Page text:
Controversial Myanmar Marriage Proposal Gains Two Million Signatures

2013-07-17
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Wirathu (C) attends a conference about religious violence on the outskirts of Yangon, June 13, 2013.
AFP

Nationalist Buddhist monks in Myanmar have collected 2 million signatures in support of a proposed law restricting interfaith marriage, a prominent anti-Islamic monk who is leading the campaign said Wednesday.

The monk, Wirathu, who heads Myanmar’s anti-Islamic “969” movement, said the signatures would be used to back a proposal to parliament aimed at curbing marriages between Buddhists and Muslims in the wake of sectarian violence in the country.

Under the proposed “national race protection law,” Buddhist women wishing to marry non-Buddhist men must first receive permission from their parents and local government officials.  Non-Buddhist men wishing to marry Buddhist women must first convert to the faith.

Rights groups and women’s groups have spoken out against the proposal, which follows several bouts of anti-Muslim violence in the Buddhist-majority country that have killed at least 43 people this year. Clashes between Rohingya Muslims and Rakhine Buddhists that rocked western Myanmar’s Rakhine state last year left nearly 200 dead and 140,000 displaced.

Buddhist monks have been collecting the signatures since the proposal was first unveiled at a conference in Yangon on June 27.  

The signatures will be sent to the head monk of the Ywama Monastery in Yangon, who will present them to parliament along with the draft law they are proposing, Wirathu said, after the nationwide signature campaign wrapped up Wednesday.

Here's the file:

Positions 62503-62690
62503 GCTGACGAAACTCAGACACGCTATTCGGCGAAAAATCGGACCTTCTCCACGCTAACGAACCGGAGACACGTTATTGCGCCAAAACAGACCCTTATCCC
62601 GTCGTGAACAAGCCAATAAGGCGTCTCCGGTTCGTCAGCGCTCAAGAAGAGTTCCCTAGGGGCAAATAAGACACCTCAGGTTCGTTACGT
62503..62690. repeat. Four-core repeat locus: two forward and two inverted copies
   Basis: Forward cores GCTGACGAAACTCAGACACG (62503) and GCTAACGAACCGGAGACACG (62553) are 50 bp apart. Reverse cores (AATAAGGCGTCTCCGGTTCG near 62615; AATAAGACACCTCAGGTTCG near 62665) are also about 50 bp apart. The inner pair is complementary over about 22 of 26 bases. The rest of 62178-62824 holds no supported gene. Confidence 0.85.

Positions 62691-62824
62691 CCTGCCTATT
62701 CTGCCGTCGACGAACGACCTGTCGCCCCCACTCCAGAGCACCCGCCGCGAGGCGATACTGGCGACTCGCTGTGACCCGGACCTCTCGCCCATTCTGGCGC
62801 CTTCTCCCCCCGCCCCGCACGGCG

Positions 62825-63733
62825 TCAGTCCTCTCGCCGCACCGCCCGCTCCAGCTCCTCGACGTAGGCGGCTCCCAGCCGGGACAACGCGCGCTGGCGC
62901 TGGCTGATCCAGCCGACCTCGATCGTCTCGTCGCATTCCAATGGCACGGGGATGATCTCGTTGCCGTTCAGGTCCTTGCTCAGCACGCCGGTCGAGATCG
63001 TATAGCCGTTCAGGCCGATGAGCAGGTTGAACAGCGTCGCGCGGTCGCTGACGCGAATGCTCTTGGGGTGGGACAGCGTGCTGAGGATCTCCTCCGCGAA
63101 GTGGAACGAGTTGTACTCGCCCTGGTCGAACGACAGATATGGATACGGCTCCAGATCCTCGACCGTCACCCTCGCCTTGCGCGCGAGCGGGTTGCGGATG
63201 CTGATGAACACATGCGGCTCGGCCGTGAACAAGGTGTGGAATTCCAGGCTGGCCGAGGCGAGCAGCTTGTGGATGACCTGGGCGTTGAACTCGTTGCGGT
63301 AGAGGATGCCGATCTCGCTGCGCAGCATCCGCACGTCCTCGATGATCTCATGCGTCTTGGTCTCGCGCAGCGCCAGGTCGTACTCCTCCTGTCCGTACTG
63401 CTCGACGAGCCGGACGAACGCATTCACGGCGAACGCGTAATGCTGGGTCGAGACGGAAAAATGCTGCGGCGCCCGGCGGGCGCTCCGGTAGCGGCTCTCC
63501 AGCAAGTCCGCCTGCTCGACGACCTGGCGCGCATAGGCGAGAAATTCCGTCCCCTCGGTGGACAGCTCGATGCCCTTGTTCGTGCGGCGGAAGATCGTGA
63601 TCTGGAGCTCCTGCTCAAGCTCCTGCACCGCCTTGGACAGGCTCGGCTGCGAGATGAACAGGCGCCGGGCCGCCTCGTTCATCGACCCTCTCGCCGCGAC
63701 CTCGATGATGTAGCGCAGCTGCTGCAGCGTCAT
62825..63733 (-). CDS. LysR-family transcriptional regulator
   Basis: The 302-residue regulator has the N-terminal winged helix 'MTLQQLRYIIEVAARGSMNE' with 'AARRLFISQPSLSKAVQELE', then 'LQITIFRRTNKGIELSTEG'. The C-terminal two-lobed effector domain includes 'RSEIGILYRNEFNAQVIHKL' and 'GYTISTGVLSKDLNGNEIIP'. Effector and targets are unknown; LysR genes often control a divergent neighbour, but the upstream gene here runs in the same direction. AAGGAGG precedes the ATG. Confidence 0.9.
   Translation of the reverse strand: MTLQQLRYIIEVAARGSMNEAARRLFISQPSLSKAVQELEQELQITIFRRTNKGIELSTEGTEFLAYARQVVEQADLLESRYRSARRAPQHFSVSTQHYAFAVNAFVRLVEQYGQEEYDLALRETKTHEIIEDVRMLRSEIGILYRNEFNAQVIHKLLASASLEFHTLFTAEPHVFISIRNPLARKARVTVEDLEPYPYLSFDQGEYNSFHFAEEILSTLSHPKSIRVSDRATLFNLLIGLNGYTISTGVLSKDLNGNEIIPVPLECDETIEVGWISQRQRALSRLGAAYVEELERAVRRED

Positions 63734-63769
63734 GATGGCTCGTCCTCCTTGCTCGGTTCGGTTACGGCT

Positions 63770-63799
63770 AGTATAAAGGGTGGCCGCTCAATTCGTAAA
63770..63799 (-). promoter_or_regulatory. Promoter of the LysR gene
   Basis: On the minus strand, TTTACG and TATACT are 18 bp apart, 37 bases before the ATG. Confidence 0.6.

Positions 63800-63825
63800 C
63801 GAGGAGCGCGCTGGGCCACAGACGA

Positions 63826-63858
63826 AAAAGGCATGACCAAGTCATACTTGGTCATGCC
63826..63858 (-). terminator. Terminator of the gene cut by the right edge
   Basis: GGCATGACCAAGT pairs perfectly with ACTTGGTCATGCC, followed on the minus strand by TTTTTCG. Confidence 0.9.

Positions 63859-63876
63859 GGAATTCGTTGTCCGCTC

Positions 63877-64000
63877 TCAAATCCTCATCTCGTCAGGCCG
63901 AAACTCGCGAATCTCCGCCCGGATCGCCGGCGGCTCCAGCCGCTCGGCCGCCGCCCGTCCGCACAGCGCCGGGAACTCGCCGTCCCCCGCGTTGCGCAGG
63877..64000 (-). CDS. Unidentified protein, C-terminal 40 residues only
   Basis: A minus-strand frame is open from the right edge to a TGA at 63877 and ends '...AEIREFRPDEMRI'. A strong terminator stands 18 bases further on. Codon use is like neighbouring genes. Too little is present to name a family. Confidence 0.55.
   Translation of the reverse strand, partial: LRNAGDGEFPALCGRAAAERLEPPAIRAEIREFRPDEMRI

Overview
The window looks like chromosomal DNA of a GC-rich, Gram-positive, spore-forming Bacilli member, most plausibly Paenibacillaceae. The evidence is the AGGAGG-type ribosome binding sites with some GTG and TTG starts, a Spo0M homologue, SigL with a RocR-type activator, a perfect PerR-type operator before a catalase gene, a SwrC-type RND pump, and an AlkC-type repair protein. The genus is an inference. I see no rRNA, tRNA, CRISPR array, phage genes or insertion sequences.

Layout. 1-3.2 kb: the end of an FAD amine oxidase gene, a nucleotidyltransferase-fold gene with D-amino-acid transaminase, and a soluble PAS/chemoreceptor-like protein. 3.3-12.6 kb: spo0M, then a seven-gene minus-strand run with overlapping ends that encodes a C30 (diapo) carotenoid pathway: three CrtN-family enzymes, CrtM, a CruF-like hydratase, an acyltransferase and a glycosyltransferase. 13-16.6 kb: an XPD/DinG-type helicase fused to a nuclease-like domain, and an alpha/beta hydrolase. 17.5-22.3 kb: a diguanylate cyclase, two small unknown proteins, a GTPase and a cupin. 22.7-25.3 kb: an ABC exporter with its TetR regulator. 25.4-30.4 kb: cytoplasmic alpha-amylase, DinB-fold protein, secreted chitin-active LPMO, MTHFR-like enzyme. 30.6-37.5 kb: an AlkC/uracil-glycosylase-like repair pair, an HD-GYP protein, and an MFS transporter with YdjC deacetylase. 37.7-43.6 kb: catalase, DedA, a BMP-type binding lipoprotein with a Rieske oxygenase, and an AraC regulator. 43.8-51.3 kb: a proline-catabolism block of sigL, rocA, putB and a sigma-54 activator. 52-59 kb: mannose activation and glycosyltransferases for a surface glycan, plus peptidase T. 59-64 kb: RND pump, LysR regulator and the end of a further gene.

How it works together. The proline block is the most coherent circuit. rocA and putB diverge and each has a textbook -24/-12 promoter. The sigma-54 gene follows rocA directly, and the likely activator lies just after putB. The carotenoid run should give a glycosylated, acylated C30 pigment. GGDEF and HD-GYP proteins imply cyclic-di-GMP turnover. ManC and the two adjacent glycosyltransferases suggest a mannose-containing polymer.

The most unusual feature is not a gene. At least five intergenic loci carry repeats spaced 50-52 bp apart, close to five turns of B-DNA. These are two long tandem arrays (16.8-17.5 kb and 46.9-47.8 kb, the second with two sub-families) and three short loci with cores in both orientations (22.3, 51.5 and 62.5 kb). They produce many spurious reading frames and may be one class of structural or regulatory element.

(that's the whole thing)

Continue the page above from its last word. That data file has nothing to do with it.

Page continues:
“As of today, I have received over 970,000 signatures from Upper Myanmar and Ashin Pyinnya Wara has received over 1.5 million from Lower Myanmar,” Wirathu told RFA’s Myanmar Service, referring to a fellow senior monk.

“So the total number of signatures we have collected so far is over 2 million.”

Controversial proposal

Opposition leader Aung San Suu Kyi, head of the National League for Democracy, has blasted the bill as a violation of human rights and the country’s laws, saying it discriminates against women and runs contrary to Buddhist principles.

But the National Democratic Front, a political party that split from the NLD in 2010, has lent its support to the campaign and is planning to submit to parliament this month a draft law similar to the one proposed by the monks, the Democratic Voice of Burma reported earlier this month.  

NDF leader Khin Maung Swe has said the law is aimed at protecting poor Buddhist women from non-Buddhists who “take advantage” of their impoverished circumstances, according to the report.

Wirathu, 46, from Mandalay’s Masoeyein Monastery, has previously said that the bill is tied to of concerns that Muslims are spreading their faith by marrying Buddhist women.

His “969” movement, the name of which refers to the various virtues of the Buddha, calls on its followers to boycott Muslim businesses and social circles.

Reported by Khin Khin Ei for RFA’s Myanmar Service. Translated by Khet Mar. Written in English by Rachel Vandenbrink.

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Anaurahta

Daw Aung San su Kyi said" Opposition leader Aung San Suu Kyi, head of the National League for Democracy, has blasted the bill as a violation of human rights and the country’s laws, saying it discriminates against women and runs contrary to Buddhist principles. "means not only to Buddhists, but others who are actually practics for long time ago. Because of that practic Today problem have occured to be explose from longtime unconviniently patient.

Jul 17, 2013 09:56 PM